Law and regulation of force majeure in Luxembourg

1. Is there legislation on force majeure in your law system?

Yes. Article 1148 of the Luxembourg Civil Code covers situations where contractual obligations cannot be performed because of an event of force majeure.

2. If so, what is the text of the force majeure clause in your civil code?

Article 1148 of the Luxembourg Civil Code stipulates that: “No damages shall be due when, as the result of superior force [force majeure] or accident, the debtor has been prevented from delivering or doing what he has bound himself to deliver or to do, or has done what was prohibited”. 1 Art. 1148. Il n'y a lieu à aucuns dommages et intérêts lorsque, par suite d'une force majeure ou d'un cas fortuit, le débiteur a été empêché de donner ou de faire ce à quoi il était obligé, ou a fait ce qui lui était interdit.

3. Is this mandatory or are parties free to regulate force majeure clauses?

The parties are free to agree on alternative rules applicable to force majeure. 

4. If it is regulatory, to what extent are parties free to regulate such clauses (e.g. do parties have to take principles of reasonableness and fairness into account) and if so, in what way?

The principle of contractual liberty allows the parties to contractually determine how the force majeure clause will apply, subject to the principle of good faith and the prohibition of unfair terms in consumer contracts.

By way of example, and subject to the above reservations, the parties could limit the application of force majeure to specific situations or even completely exclude the application of the force majeure clause in cases of non-performance.

5. If a contract just says you can terminate for “force majeure” is there any guidance/case law as to what this means (in the absence of it being defined in the relevant contract)?

First of all, it is important to verify whether the contract allows a party to unilaterally terminate the contract in the event of force majeure (in the absence of a specific provision to this effect, the affected party would need to apply to the court for termination).

As for the interpretation of the concept of force majeure, legal doctrine and case law provide that the following three criteria must be cumulatively met in order for an event to qualify as a force majeure:

  • It has to be external with respect to the debtor;
  • It had to be unforeseeable at the time of entry into the contract; and
  • It has to be unsurmountable (irrésistible), i.e. render the performance of the obligation impossible (and not only more difficult or onerous).

Luxembourg case law (as is likely the case in other jurisdictions as well) is generally reluctant to admit force majeure as grounds for exemption from liability in the event of non-performance of a contract. We have no knowledge of Luxembourg case law examining the particular question of whether an epidemic may qualify as a force majeure event, however, French case law could be relevant to a Luxembourg judge ruling on the case.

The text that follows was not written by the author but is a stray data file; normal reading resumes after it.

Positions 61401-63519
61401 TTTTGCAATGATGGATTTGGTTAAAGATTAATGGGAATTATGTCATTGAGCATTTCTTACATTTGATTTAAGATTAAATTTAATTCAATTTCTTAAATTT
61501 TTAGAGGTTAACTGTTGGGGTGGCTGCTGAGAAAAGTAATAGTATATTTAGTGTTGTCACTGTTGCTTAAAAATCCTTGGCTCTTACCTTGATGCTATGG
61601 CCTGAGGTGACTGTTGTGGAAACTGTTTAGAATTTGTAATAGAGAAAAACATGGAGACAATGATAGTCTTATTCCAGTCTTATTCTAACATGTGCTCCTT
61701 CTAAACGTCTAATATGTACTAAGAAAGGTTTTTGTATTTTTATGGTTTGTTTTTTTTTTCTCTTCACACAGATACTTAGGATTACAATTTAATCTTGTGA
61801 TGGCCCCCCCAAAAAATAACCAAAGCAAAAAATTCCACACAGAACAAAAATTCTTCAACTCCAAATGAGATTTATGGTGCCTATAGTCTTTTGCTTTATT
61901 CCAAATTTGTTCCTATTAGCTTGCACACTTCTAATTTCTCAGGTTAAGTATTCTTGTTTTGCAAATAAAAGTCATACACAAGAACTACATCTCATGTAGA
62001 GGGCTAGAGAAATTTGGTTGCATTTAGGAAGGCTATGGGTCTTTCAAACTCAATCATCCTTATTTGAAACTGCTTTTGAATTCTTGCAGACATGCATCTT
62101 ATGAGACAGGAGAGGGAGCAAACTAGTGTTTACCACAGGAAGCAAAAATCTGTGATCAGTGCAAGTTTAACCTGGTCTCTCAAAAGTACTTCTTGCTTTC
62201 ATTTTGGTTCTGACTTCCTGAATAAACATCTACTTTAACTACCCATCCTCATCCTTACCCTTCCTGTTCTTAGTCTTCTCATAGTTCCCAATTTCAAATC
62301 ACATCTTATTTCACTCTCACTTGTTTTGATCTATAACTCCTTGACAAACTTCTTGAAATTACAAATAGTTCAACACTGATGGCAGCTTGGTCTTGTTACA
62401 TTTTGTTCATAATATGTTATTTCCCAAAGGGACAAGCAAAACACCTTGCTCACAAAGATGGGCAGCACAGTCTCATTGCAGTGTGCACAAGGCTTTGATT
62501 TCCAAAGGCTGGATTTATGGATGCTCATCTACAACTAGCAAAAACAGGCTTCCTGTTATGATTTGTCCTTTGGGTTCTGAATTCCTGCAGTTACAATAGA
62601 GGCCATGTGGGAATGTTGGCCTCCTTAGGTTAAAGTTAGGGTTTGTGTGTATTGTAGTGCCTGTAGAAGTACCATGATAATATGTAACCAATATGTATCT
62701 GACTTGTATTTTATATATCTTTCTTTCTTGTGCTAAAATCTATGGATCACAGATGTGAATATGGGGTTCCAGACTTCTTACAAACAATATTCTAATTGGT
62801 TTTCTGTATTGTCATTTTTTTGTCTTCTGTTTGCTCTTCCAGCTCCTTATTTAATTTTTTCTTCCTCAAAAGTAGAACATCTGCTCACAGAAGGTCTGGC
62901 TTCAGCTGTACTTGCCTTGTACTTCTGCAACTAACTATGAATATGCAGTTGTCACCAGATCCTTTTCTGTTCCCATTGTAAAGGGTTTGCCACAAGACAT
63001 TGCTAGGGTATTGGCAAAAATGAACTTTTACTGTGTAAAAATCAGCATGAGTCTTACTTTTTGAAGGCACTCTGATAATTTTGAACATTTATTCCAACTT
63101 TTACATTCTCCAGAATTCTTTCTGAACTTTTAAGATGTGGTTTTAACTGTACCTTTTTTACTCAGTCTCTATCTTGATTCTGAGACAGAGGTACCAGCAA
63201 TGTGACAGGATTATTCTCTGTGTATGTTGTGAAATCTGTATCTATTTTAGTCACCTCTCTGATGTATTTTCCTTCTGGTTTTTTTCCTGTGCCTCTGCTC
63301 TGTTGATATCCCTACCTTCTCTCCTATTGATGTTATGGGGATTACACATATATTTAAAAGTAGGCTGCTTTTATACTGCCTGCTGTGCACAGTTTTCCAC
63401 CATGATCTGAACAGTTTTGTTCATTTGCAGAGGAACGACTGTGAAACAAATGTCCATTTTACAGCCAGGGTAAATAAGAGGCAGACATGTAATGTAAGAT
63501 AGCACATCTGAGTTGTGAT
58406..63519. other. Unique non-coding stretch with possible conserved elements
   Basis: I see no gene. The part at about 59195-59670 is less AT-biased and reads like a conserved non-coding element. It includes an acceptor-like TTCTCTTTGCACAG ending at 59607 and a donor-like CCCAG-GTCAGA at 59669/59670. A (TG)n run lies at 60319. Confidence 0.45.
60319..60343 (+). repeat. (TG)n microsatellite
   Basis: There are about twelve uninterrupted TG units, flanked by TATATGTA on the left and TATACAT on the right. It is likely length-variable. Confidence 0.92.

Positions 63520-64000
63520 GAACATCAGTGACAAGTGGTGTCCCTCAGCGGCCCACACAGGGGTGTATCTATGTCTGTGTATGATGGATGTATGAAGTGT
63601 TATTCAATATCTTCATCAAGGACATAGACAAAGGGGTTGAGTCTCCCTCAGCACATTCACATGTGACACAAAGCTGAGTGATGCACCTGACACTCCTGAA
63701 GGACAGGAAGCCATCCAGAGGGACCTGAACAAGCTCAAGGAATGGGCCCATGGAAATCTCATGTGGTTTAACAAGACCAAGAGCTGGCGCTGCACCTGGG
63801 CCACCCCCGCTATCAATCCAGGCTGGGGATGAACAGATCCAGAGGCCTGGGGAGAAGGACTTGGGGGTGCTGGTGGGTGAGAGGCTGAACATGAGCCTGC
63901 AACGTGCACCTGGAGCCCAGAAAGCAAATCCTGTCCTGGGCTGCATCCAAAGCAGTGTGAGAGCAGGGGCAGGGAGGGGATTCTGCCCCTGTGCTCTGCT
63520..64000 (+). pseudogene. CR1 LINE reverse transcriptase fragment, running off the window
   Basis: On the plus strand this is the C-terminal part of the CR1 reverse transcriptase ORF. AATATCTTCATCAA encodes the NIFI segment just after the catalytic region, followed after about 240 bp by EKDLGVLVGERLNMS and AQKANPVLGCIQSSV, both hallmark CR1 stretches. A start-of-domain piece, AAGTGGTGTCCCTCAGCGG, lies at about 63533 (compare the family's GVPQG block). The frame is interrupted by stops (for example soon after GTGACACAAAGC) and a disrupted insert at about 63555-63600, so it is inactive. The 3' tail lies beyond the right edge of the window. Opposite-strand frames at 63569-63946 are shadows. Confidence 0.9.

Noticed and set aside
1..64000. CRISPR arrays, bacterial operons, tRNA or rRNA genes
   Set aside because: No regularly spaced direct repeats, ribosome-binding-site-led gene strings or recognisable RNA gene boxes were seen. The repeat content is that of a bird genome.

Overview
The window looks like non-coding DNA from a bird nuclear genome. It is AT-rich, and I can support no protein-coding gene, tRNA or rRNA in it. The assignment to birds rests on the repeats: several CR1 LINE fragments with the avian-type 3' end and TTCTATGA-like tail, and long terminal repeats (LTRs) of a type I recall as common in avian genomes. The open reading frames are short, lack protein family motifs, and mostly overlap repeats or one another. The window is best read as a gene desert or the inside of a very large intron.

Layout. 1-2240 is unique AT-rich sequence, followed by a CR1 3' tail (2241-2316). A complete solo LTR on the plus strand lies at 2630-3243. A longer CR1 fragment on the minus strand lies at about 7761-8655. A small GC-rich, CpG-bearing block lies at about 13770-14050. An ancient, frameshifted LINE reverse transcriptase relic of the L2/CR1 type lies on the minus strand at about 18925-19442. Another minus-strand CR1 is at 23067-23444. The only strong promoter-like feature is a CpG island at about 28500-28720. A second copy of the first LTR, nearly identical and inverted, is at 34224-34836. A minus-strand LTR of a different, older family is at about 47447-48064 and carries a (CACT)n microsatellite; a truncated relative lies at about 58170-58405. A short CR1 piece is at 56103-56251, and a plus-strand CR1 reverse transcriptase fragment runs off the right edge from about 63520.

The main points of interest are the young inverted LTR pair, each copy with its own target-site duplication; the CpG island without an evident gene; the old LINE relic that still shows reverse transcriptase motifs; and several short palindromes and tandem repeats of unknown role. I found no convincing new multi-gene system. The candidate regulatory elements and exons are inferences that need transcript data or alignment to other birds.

In this respect, one can find examples (especially in the case law concerning services offered by travel agencies) where the qualification of force majeure was refused by the courts on the grounds of e.g. the fact that an epidemic was recurrent in the country in question (and thus not unforeseeable), that the virus in question was non-lethal (and thus not unsurmountable) or that the epidemic was limited to a certain geographical zone (and thus, again, not unsurmountable). Bearing in mind the lethality of the Coronavirus, its rate of propagation and its unprecedented scale, as well as the restrictive measures adopted by the governments (which themselves may, in some cases, render continuance of economic activity impossible), one may expect that the above reservations made by the courts when parties argue force majeure in the event of an epidemic could be less relevant in some cases of non-performance of the contract due to Coronavirus.

A review should be conducted on a case-by-case basis, bearing in mind, in particular, the strict criteria of (i) unforeseeability of the event at the time of entry into the contract (it is not clear at what point the global impact of Coronavirus will be deemed to have been foreseeable) and (ii) its unsurmountability (not all businesses are affected by Coronavirus in the same measure and not all of them are unable to perform their contractual obligations because of it).

6. Is there a difference in all of this in B2B transactions versus B2C transactions?

The above applies to all contracts in general, except that, for B2C transactions, any contractual regulation of force majeure may not cause a significant imbalance in the parties' rights and obligations arising under the contract, to the detriment of the consumer (unfair term).

7. Is there a difference in judgement when the force majeure clause is laid down in a contract or in T&C’s?

In accordance with Article 1235-1 of the Luxembourg Civil Code, a force majeure clause (and any other clause) laid down in the T&Cs will only be applicable if the party who did not establish the T&Cs was in a position to know them and if, according to the circumstances, it is deemed to have accepted them. 2 Article 1235-1. Les conditions générales d'un contrat préétablies par l'une des parties ne s'imposent à l'autre partie que si celle-ci a été en mesure de les connaître lors de la signature du contrat et si elle doit, selon les circonstances, être considérée comme les ayant acceptées.